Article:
Date: 2021-09-02 11:42:54
Boston (CBS) – Here we are again. For the fourth time this year, a tropical system, or its remnants, is set to move over southern New England.
Elsa, Fred, Henry and now Ida – it’s been this kind of summer.
Believe it or not, in some areas, Ida’s leftovers may deliver the biggest hit of all. While it will move quickly, we do get some heavy rain overnight, some of the rainiest we’ve seen all summer. Add that to already saturated land (Boston has received 17 inches of rain in the past two months and had the third wettest summer ever) and you have a recipe for all kinds of flood problems.
The peak of the storm really occurs after 11 pm between 11 pm and 7 am, and heavy rain waves will cover the area. Rain will fall in buckets, sometimes at rates of 1 to 3 inches per hour. Storm banks won’t be able to keep up. Areas that receive 3 inches or more in a 3-hour period will be at risk of significant flash floods.
a Flash Flood Warning Valid through Thursday morning for most Massachusetts.
Some models indicate a high flood probability in parts of our area, which is rare in 1 in 10 years. This means not only urban and small area flooding but some river flooding as well. Basements exposed to water and roads subject to washing can easily overflow overnight.
If you live in a flood-prone area or have problems when it rains heavily, this can be a long night.
Jackpot Rain Zones:
While it initially looked as if the highest rainfall totals would be over southernmost New England, including the Cape and the Islands, those forecasts have changed little.
The center of Ida’s remains is now expected to appear over the southeastern massif (a few days ago it looked like it would slide south of our region). With this change of course, areas along and north of the Pike are now more at risk of receiving higher final precipitation totals. This includes parts of southern New Hampshire, Vermont, and Maine as well.
What is the price:
Almost all of southern New England appears to be getting along with 2.5 to 5 inches of rain overnight. The worst case scenario for some isolated areas is up to 6 to 7 inches of rain. That’s about what we usually get in about two months – it all comes in about 6 to 10 hours.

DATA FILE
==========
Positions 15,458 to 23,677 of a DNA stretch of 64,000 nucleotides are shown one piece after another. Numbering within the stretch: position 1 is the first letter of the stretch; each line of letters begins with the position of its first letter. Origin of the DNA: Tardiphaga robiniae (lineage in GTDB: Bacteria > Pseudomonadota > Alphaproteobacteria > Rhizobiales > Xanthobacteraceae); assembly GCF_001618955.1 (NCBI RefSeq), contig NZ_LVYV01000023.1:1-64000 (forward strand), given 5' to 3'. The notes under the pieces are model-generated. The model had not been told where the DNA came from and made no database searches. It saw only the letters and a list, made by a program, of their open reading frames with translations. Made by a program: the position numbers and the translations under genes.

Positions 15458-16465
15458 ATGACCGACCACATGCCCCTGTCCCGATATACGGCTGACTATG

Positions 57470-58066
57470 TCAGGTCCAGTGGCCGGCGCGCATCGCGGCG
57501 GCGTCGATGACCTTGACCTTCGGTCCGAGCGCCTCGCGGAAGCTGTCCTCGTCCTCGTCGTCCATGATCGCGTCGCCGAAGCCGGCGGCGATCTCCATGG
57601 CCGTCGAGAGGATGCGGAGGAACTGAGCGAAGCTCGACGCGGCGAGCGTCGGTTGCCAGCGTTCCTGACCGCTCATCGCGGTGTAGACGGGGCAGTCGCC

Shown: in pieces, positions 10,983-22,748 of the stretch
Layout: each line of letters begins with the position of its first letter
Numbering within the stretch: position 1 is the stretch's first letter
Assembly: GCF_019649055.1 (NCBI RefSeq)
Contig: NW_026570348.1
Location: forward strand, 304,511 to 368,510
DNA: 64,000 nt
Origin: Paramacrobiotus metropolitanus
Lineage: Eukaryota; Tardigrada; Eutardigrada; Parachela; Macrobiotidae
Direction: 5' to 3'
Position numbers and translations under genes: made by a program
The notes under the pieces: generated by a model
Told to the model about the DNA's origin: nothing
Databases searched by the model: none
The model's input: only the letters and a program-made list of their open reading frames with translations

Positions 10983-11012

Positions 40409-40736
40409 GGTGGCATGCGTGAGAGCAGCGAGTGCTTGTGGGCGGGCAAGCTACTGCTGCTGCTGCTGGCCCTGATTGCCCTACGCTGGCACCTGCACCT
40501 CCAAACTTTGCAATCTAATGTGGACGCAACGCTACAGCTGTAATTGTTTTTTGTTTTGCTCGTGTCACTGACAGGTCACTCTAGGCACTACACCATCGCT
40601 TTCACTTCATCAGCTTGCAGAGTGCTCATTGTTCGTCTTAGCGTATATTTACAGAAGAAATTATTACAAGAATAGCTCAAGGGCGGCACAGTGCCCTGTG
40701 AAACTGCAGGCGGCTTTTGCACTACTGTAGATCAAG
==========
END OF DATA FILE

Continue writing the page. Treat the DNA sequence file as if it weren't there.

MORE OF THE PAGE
The Cape and Islands may end up with a bit of rain, somewhere near 1 to 2 inches of rain, as you’ll likely be on the south side of the trail. More precipitation will come in the form of scattered convection (thunderstorms) and is more variable from place to place.
Most of our region will not need to worry about severe thunderstorms, however, there is a high probability of severe weather appearing across the mid-Atlantic states. This high-risk area extends offshore and cuts across the southern New England coast. So, given this, we can’t rule out a severe thunderstorm or two or an occasional hurricane over the south coast, cape and islands overnight.
Most of the winds from this storm will remain high (above ground level), but there is a fairly high risk of 30 to 45 mph winds along the East Coast and southeastern coastal areas of Massachusetts overnight into early from Thursday. Winds this strong usually don’t cause much concern along our coast, but due to the amount of precipitation that is flooding the land, some trees are likely to fall and some sporadic blackouts are likely in this area.
As always, we encourage you to follow updates on WBZ-TV, CBSBoston.com and CBSN Boston before, during, and after the storm passes.
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